Whether we are talking about a project, a routine, or a whole life, there is something very satisfying about a reset. To stop and capture the status of our situation and regroup before reengaging, in my opinion, is a worthwhile pause. Sometimes this looks like brainstorming, journaling, or rewriting a task list. Other times, it may look like cancelling plans, clearing out a garage or office or pantry. A fresh list, outline, or shelf can go hand in hand with a fresh outlook. Spring is just around the corner. What will your reset be?
I’ve spent a fair amount of time lately getting various things in order so that I can fully focus on my memoir revisions. There is something about having my home, calendar and to-do list in good order that frees up my mind to write.
Doing deep work requires we stay in the moment. I don’t know about you, but loose ends tend to pull me right out of the moment. I feel fully prepared for this week of diving right in and doing the work to the best of my ability.
Last week I shared a blurb written for my book https://danalaquidara.com/2023/02/13/minimal-monday-46/
And as promised, here is another one:
“Dana’s book is a moving story of alienation from the child’s point of view. It is heartbreaking to see her try to make sense of the trauma she was subjected to as a girl. Everyone who works with children of divorce should read this book so they understand why a child may not “admit” to wanting to see a beloved parent and how loyalty conflicts can last well into adulthood.”
–Ginger Gentile, Director of the Erasing Family Documentary and Creator of Reversing Parental Alienation Consulting
In another month or so, I will be getting my manuscript back from the publisher and will have a week to make the requested changes. During that week, I imagine myself hiding away in order to fully concentrate on the revisions. That act of complete focus on one project is a luxury and a gift in modern times. I somehow feel both intimidated by the task and elated at the thought of it. Do you know what I mean?
In the meantime, each week I will share one the blurbs I’ve received for my memoir, YOU-KNOW-WHO. Here’s the first one:
Family custody stories invariably focus on the dramas surrounding real-time battles over children, the tug-of-war syndrome. But what of the long-term effects? And how those effects shape those same children long into adulthood? In YOU-KNOW-WHO, Dana Laquidara chronicles a different kind of trauma, the time-released microbursts that continue to resonate not for years but for decades. The author’s mother was exiled from her life when she was just four years old (and the child’s life was “cleaved into before and after,” as Laquidara so searingly writes), long before academic and legal studies into Parental Alienation had gained traction. It has taken the author a lifetime to process, to understand, to heal. Her journey is one that she recounts with skill and compassion and boundless love.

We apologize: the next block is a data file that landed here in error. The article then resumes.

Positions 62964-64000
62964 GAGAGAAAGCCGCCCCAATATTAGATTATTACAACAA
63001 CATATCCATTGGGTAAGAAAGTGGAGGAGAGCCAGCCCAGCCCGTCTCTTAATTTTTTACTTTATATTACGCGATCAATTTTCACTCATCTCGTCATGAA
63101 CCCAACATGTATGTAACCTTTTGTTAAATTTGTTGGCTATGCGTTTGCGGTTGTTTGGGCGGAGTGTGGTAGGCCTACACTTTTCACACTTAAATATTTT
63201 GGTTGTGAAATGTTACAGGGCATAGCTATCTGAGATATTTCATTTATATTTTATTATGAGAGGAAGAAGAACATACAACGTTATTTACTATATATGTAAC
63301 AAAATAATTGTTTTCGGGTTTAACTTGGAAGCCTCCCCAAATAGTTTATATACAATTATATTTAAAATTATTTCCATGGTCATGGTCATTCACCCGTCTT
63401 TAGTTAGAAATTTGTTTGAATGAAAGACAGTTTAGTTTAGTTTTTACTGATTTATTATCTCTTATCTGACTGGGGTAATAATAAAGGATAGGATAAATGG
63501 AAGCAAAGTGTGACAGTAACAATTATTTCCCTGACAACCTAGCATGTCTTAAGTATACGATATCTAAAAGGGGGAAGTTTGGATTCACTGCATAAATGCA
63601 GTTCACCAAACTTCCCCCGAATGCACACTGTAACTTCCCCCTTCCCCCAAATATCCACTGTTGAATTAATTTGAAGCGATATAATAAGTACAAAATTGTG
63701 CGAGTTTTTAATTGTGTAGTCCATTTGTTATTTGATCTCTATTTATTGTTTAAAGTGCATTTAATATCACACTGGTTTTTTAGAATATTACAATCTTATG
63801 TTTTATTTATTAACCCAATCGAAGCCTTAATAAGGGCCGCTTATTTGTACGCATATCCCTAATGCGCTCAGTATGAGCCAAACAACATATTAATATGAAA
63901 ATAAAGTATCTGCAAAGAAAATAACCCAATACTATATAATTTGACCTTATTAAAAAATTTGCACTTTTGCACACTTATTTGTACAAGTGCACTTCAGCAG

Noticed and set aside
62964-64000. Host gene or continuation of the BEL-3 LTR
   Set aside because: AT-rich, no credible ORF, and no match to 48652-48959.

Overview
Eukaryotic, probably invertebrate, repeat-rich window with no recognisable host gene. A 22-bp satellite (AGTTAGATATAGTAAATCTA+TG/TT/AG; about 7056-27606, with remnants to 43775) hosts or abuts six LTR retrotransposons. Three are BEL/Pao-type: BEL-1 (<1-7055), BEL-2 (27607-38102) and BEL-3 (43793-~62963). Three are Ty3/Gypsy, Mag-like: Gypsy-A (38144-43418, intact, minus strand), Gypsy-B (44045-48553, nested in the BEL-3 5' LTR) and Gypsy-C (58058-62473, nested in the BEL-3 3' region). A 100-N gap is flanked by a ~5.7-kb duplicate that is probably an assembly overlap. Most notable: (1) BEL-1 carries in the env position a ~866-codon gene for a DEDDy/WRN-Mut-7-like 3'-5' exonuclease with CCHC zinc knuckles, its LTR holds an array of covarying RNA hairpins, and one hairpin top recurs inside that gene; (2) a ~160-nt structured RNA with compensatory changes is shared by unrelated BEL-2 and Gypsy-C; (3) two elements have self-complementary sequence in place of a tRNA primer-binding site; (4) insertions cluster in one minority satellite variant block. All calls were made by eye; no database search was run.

–William J. McGee, author of HALF THE CHILD, a novel about child custody and abduction
Sometimes doing our best means having a day in which we make great strides on a personal or work project, or help someone else out, or simply stick to our new improved routine and habits.
Other times, doing our best may mean simply prioritizing one thing, and doing that.
Today was a “one thing” day for me. After a lengthy, unpleasant morning appointment, all I wanted to do was go home and rest for the remainder of the day. And I did rest. But at some point, I started to feel like I would regret doing absolutely nothing for the rest of the day. Doing just one thing felt doable and sensible.
So I brought my laptop to the couch where I’d been having my do nothing day. I organized some book edits. That felt good, productive, painless. It was just one thing. But it led to another. And another. Now here I am writing this blog post, because it’s Monday after all.
When we feel like doing nothing, sometimes that is what we need. And having too many things to do can be overwhelming. But I find if I pick just one thing, and do that, it starts a momentum, and other things follow.
Everyone can do just one thing, even on a bad day.
We are just six days away from the new year and many of us are thinking about new goals, old habits, and what we want 2023 to look like. The fact that next year will bring plenty that I have no control over, is reason enough to do my best at what I can control.